I followed her quickly. I did not believe that the girl was quite as mad as she seemed, but I had little doubt that she had something extraordinary weighing on her mind.
At the next turn I came in view of the inn. It was a queer-looking old place, and I stopped for a moment to look at it.
The house was entirely built of stone. There were two storeys to the centre part, which was square, and at the four corners stood four round towers. The house was built right on the river, just below a large mill-pond. I walked up to the door and pounded on it with my stick. It was shut, and looked as inhospitable as the rest of the place. After a moment's delay it was opened two or three inches, and the surly face of an old woman peeped out.
"And what may you be wanting?" she asked.
"A bed for the night," I replied; "can you accommodate me?"
She glanced suspiciously first at me and then at my camera.
"You are an artist, I make no doubt," she said, "and we don't want no more of them here."
She was about to slam the door in my face, but I pushed my foot between it and the lintel.
"I am easily pleased," I said; "can you not give me some sort of bed for the night?"
"You had best have nothing to do with us," she answered. "You go off to Harkhurst; they can put you up at the Crown and Thistle."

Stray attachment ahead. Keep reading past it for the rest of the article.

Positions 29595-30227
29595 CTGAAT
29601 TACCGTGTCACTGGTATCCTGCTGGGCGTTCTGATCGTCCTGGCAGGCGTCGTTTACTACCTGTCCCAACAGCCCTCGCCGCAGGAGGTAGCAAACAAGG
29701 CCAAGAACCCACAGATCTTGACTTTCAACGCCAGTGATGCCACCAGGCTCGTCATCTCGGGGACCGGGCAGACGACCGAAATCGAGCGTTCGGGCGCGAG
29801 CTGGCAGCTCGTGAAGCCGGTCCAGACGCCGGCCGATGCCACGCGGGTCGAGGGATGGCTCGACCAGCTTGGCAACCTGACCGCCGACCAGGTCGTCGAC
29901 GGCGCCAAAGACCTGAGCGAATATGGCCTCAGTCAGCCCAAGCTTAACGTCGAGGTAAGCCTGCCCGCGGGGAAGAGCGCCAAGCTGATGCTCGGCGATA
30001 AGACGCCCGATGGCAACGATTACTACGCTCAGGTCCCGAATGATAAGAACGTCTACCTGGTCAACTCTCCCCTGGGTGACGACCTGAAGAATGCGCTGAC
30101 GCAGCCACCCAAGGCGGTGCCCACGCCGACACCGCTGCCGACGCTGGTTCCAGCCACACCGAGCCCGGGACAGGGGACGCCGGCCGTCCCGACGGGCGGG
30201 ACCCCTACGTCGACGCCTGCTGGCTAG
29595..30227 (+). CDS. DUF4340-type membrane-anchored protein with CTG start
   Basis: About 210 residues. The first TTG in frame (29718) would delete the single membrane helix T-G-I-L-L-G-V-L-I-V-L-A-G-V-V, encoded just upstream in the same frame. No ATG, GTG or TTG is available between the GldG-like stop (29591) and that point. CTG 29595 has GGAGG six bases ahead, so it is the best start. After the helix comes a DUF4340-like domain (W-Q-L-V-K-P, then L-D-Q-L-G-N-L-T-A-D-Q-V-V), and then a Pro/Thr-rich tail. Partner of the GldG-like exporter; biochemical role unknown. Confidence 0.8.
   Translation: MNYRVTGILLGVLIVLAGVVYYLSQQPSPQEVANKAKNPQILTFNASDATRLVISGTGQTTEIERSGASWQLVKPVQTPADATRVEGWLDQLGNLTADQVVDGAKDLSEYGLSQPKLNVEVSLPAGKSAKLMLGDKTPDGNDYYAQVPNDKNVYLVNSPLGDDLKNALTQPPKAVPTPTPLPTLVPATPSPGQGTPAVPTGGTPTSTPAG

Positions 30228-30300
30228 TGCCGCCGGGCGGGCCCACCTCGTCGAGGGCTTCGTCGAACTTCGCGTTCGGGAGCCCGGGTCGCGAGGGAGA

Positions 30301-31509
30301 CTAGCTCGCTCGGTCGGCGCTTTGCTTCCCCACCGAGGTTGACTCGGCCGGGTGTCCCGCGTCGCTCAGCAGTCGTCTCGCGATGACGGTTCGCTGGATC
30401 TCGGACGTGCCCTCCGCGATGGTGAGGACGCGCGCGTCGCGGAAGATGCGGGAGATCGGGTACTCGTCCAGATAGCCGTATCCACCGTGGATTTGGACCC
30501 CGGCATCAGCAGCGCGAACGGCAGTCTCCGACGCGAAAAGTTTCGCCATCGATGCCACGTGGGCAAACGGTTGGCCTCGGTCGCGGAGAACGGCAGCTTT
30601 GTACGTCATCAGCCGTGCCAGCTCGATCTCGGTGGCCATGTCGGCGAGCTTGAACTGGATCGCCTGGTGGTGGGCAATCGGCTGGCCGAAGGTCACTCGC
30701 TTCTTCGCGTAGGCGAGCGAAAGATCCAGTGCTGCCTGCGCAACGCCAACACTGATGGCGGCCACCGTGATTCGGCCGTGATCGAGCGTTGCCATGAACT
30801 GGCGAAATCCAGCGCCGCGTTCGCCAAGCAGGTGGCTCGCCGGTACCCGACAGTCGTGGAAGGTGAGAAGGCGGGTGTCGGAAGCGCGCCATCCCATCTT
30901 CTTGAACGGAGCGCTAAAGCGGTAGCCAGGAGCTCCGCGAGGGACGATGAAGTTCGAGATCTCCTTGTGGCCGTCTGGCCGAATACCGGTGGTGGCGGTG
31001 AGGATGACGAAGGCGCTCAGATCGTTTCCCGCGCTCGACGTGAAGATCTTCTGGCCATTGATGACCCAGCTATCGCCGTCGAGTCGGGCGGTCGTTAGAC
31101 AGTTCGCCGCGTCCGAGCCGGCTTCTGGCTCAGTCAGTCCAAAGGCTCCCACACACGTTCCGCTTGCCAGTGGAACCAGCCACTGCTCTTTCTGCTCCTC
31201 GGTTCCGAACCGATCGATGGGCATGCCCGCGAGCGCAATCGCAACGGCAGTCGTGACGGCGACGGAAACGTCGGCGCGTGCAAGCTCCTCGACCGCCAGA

"I have just come from there," I answered. "As a matter of fact, I could not walk another mile."
"We don't want visitors at the Castle Inn," she continued. Here she peered forward and looked into my face. "You had best be off," she repeated; "they say the place is haunted."
I uttered a laugh.
"You don't expect me to believe that?" I said. She glanced at me from head to foot. Her face was ominously grave.
"You had best know all, sir," she said, after a pause. "Something happens in this house, and no living soul knows what it is, for they who have seen it have never yet survived to tell the tale. It's not more than a week back that a young gentleman came here. He was like you, bold as brass, and he too wanted a bed, and would take no denial. I told him plain, and so did my man, that the place was haunted. He didn't mind no more than you mind. Well, he slept in the only room we have got for guests, and he—he died there."